CFP – Obesity in Canada: Historical and Critical Perspectives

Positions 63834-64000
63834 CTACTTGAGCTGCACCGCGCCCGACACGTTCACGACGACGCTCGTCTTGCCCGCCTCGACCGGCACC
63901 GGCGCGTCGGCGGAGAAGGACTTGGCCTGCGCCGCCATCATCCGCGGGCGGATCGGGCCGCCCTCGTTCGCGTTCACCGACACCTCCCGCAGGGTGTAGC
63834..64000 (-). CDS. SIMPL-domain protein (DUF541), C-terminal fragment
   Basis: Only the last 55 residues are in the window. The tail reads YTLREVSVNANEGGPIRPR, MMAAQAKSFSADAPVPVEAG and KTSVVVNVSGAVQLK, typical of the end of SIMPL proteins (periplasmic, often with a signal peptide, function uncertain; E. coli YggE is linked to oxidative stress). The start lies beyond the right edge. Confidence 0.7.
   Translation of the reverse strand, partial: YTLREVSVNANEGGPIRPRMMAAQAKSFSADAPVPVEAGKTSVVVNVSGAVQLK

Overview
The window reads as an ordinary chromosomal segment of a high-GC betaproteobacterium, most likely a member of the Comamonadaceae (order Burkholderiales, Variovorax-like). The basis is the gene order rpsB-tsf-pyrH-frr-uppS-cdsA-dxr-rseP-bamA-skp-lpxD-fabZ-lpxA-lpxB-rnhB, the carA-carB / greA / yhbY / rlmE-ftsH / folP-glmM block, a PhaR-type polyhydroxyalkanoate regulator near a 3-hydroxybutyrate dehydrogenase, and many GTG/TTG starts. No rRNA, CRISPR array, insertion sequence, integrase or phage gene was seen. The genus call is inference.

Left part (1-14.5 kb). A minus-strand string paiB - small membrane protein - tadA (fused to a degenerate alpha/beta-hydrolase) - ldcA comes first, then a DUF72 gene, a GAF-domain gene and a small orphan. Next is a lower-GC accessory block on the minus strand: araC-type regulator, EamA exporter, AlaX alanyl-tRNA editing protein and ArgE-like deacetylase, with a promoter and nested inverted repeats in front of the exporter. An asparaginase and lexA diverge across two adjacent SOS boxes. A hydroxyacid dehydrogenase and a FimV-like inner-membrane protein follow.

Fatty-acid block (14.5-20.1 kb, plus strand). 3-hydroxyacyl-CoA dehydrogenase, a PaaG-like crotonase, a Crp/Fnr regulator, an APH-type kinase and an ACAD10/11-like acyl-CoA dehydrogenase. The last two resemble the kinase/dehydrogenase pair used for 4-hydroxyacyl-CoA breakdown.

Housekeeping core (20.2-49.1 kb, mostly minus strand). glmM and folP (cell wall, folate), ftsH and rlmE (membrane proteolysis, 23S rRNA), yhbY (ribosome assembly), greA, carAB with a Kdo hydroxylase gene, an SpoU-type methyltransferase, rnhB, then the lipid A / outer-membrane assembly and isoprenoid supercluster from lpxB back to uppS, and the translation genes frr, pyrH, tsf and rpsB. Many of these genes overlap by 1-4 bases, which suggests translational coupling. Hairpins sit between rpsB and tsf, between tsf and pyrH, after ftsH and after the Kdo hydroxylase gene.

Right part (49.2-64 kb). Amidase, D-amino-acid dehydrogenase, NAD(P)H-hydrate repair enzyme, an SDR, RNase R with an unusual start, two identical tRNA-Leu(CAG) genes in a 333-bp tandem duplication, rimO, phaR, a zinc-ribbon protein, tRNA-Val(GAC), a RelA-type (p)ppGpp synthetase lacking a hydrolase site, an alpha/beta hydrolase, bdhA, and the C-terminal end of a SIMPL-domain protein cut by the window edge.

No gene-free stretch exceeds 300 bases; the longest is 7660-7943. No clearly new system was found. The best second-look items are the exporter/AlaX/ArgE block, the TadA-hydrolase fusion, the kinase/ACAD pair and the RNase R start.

Proposals for papers are invited for a symposium and an edited collection of essays on critical perspectives on Obesity in Canada. In Canada estimated obesity rates have risen over the course of the twentieth century, though the measurement and criteria for being obese have also changed during this time (Mitchinson 2009). Particular groups in Canada, notably low income people, are more likely to be labelled obese, and yet a glance through newspapers, magazines and television shows suggests that fatness and staying slim are the preoccupations of the middle class (Raine 2004). In 2003 the World Health Organization  (WHO) reported that “almost all countries” around the world were experiencing an “obesity epidemic” as a result of increasing industrialization, mechanization and urbanization (WHO  2003).  WHO’s report legitimized escalating fears that the world’s population was growing fatter and provided a focus for more general concerns about normal body weight and shape.

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